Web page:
Play Ball (Indoors)
Learning baseball from the best
Chris Fournier of The Batting Cage teaches Myles Lehrman new hitting techniques.
If you play baseball with a passion, it’s almost always possible to perfect your swing or fine-tune your pitching mechanics indoors, even if weather conditions are more suitable for an umbrella or galoshes. The Batting Cage, which has been in operation on the Fairfield-Bridgeport line, at 420 Canfield Ave. since 1997, and The Clubhouse, launched in January 2010 at 2215 Black Rock Tpke., provide lessons and ample indoor space for players of all ages and abilities.
Founder Paul Fournier and his sons Chris, 30, and Mike, 26, both athletes of note, are the principals at The Batting Cage. Mike Porzio, a former left-handed pitcher who appeared in 388 games—including 51 at the major league level—during a 14-year professional career, and his wife, Kristen, are co-owners of The Clubhouse.
The credentials for instructors at both sites are impressive. Chris Fournier, an outfielder who was a two-time, All-State selection and Connecticut’s 2003 Gatorade Player of the Year at Fairfield High School, played collegiately at Notre Dame and George Mason, and then spent two seasons in the New York Mets farm system.
“Lucas Duda was my teammate both years,” Fournier says of the Mets’ star first baseman. “I didn’t think he’d have the opportunity to play at that level.” Brother Mike was a fine pitcher at Fairfield Ludlowe a few years later and then played at Fairfield University and
St. Petersburg Community College.
Porzio, a 1990 graduate of Fairfield Prep, pitched relief for the Colorado Rockies (1999) and Chicago White Sox (2002-03), teaming up with Hall of Famer Frank Thomas on the latter club. “A likeable guy and a tremendously powerful hitter,” Porzio says of the first baseman/designated hitter who walloped 521 career home runs and was a two-time Most Valuable Player.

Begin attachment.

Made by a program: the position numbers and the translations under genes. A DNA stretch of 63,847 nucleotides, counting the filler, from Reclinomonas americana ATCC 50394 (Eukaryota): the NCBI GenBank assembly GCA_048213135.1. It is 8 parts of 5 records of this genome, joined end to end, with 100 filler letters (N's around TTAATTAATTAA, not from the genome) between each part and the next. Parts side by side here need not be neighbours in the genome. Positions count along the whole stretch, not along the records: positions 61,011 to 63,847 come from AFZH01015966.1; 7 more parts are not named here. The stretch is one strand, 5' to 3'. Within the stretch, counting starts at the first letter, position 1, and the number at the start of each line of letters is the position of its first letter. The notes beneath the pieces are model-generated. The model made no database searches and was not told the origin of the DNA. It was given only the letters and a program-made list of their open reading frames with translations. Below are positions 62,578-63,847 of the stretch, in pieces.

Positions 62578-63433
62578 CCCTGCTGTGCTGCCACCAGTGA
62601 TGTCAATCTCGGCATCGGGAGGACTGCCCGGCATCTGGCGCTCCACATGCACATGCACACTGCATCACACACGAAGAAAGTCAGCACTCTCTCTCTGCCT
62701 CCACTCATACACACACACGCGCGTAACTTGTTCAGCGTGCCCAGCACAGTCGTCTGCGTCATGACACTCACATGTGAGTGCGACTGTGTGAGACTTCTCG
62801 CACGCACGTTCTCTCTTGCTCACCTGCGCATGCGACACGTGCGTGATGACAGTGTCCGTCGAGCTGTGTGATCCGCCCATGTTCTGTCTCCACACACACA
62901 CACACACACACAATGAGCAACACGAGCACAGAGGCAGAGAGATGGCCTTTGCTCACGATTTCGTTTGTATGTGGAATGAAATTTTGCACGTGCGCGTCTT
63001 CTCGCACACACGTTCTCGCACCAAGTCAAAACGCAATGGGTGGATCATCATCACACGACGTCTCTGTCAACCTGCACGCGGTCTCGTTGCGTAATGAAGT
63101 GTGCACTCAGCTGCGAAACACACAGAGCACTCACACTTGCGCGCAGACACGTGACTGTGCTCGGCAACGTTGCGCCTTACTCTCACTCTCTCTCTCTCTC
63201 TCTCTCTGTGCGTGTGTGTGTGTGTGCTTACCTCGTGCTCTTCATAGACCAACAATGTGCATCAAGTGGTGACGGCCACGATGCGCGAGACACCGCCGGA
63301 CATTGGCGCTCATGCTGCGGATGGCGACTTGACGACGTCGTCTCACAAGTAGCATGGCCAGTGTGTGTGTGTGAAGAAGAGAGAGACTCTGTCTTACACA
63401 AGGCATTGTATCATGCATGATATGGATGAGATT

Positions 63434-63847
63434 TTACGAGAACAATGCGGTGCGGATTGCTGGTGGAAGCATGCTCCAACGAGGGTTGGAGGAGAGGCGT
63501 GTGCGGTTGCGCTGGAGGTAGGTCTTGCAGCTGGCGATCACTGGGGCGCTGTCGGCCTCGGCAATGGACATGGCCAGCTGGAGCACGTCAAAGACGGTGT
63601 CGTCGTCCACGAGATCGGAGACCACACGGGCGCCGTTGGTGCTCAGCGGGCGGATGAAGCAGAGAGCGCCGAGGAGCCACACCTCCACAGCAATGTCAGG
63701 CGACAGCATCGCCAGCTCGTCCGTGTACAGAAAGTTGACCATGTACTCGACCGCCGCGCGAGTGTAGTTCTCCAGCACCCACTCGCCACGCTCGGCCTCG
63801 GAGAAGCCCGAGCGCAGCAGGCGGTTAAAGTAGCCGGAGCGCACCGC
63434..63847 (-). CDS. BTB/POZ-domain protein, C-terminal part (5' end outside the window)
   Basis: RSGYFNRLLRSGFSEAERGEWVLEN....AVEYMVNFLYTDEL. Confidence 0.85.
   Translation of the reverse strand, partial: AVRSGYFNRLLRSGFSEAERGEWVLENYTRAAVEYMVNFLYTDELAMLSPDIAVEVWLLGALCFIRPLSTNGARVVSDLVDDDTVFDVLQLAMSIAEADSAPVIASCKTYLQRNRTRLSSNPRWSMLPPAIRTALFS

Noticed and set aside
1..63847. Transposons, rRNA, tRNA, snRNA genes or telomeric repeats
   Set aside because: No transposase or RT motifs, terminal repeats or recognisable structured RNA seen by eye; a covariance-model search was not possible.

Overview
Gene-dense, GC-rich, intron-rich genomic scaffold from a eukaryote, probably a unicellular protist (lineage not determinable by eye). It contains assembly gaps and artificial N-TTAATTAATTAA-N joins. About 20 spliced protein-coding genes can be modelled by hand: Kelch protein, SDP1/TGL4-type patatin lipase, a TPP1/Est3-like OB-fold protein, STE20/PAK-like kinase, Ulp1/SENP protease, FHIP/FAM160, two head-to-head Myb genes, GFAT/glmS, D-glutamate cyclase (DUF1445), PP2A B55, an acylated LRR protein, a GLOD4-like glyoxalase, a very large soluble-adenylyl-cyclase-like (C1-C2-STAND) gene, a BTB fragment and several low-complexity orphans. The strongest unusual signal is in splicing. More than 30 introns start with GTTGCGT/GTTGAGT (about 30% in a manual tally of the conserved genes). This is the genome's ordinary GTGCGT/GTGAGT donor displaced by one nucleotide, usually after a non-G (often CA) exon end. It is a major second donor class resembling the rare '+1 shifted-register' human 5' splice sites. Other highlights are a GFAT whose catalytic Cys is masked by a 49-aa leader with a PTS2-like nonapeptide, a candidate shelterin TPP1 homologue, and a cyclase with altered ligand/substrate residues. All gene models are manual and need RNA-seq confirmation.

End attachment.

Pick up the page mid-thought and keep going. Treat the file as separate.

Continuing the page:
Complementing Porzio at The Clubhouse are Willie Upshaw, former first baseman with the Toronto Blue Jays and Cleveland Indians, “who has been with us from the outset,” and Maxx Catapano, 26, a pitcher from Fairfield Warde who played professionally in the Seattle Mariners organization.
Upshaw, a Fairfield resident for more than three decades, has remained in the game after his playing career, serving as a major league hitting instructor and first base coach for several teams. He managed the Bridgeport Bluefish to the Atlantic League championship in 2009.
Both facilities offer multiple “batting tunnels,” pitching mounds and video analysis. One-on-one instruction is available, for a fee, for pitching, hitting, catching, and fielding. Utilizing one of the basic laws of physics, The Batting Cage relies on KLB (Kinetic Load Baseball) to help players maximize power at the point of contact (hitting) or release (pitching).
“We’ve sent a lot of kids to Division-I, Division-II, and Division-III schools,” says Paul Fournier. “This is our life; it’s in our genes.”
“There are millions of dollars of college scholarships kids have acquired from training here,” Porzio says. Softball is also part of the curriculum at both locations. Sharon Paci, head coach at Fairfield Ludlowe, handles most of the instruction at The Clubhouse.
The layperson may be surprised to learn that “travel teams” are an important element of each business. The Batting Cage fields nine teams by age group, ranging from 10 and under to 16 and under, and they compete in area and national tournaments throughout spring and summer.
“Our Connecticut Wolfpack 14-and-under team won the BCS National Championship at Fort Myers, Florida, last summer and was ranked seventh in the country by Perfect Game USA, the No. 1 recruiting service in the country,” points out Chris Fournier.
Similarly, The Clubhouse offers 14 teams ranging from ages 10 and under to 18
and under. The four younger squads play throughout the spring, while the older teams compete in the summer. “Our 16-year-olds won the AAU National Championship at Lake Buena Vista, Florida, last August,” Porzio says.